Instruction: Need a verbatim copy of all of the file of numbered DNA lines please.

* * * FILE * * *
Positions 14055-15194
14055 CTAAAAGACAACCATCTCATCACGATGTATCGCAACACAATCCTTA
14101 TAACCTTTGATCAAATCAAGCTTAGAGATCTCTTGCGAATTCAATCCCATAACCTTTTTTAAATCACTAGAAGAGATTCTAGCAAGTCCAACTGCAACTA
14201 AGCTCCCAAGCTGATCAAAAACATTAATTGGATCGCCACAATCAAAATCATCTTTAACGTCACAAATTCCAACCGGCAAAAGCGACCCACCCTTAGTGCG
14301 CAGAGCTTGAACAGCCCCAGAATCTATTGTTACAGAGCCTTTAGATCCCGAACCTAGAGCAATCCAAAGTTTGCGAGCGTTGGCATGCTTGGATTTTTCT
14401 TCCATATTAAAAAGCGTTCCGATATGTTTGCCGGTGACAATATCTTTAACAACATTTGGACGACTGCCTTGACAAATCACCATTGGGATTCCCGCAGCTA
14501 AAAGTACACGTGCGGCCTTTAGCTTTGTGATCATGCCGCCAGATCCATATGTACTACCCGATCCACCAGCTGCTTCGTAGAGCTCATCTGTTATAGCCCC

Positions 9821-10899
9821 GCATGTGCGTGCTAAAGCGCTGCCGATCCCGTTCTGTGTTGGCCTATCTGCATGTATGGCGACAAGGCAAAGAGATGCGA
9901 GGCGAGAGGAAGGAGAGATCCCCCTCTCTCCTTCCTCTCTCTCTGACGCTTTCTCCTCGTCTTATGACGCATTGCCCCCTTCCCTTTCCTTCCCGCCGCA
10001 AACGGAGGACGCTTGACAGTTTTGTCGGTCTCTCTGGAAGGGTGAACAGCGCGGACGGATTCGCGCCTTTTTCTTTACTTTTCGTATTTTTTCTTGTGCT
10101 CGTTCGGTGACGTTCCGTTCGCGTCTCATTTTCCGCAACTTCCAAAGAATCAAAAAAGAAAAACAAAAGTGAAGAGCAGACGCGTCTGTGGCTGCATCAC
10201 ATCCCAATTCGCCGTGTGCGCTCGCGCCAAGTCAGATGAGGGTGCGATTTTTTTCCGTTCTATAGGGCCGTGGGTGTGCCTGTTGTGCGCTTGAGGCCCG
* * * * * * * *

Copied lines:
Positions 14055-15194
14055 CTAAAAGACAACCATCTCATCACGATGTATCGCAACACAATCCTTA
14101 TAACCTTTGATCAAATCAAGCTTAGAGATCTCTTGCGAATTCAATCCCATAACCTTTTTTAAATCACTAGAAGAGATTCTAGCAAGTCCAACTGCAACTA
14201 AGCTCCCAAGCTGATCAAAAACATTAATTGGATCGCCACAATCAAAATCATCTTTAACGTCACAAATTCCAACCGGCAAAAGCGACCCACCCTTAGTGCG
14301 CAGAGCTTGAACAGCCCCAGAATCTATTGTTACAGAGCCTTTAGATCCCGAACCTAGAGCAATCCAAAGTTTGCGAGCGTTGGCATGCTTGGATTTTTCT
14401 TCCATATTAAAAAGCGTTCCGATATGTTTGCCGGTGACAATATCTTTAACAACATTTGGACGACTGCCTTGACAAATCACCATTGGGATTCCCGCAGCTA
14501 AAAGTACACGTGCGGCCTTTAGCTTTGTGATCATGCCGCCAGATCCATATGTACTACCCGATCCACCAGCTGCTTCGTAGAGCTCATCTGTTATAGCCCC

Positions 9821-10899
9821 GCATGTGCGTGCTAAAGCGCTGCCGATCCCGTTCTGTGTTGGCCTATCTGCATGTATGGCGACAAGGCAAAGAGATGCGA
9901 GGCGAGAGGAAGGAGAGATCCCCCTCTCTCCTTCCTCTCTCTCTGACGCTTTCTCCTCGTCTTATGACGCATTGCCCCCTTCCCTTTCCTTCCCGCCGCA
10001 AACGGAGGACGCTTGACAGTTTTGTCGGTCTCTCTGGAAGGGTGAACAGCGCGGACGGATTCGCGCCTTTTTCTTTACTTTTCGTATTTTTTCTTGTGCT
10101 CGTTCGGTGACGTTCCGTTCGCGTCTCATTTTCCGCAACTTCCAAAGAATCAAAAAAGAAAAACAAAAGTGAAGAGCAGACGCGTCTGTGGCTGCATCAC
10201 ATCCCAATTCGCCGTGTGCGCTCGCGCCAAGTCAGATGAGGGTGCGATTTTTTTCCGTTCTATAGGGCCGTGGGTGTGCCTGTTGTGCGCTTGAGGCCCG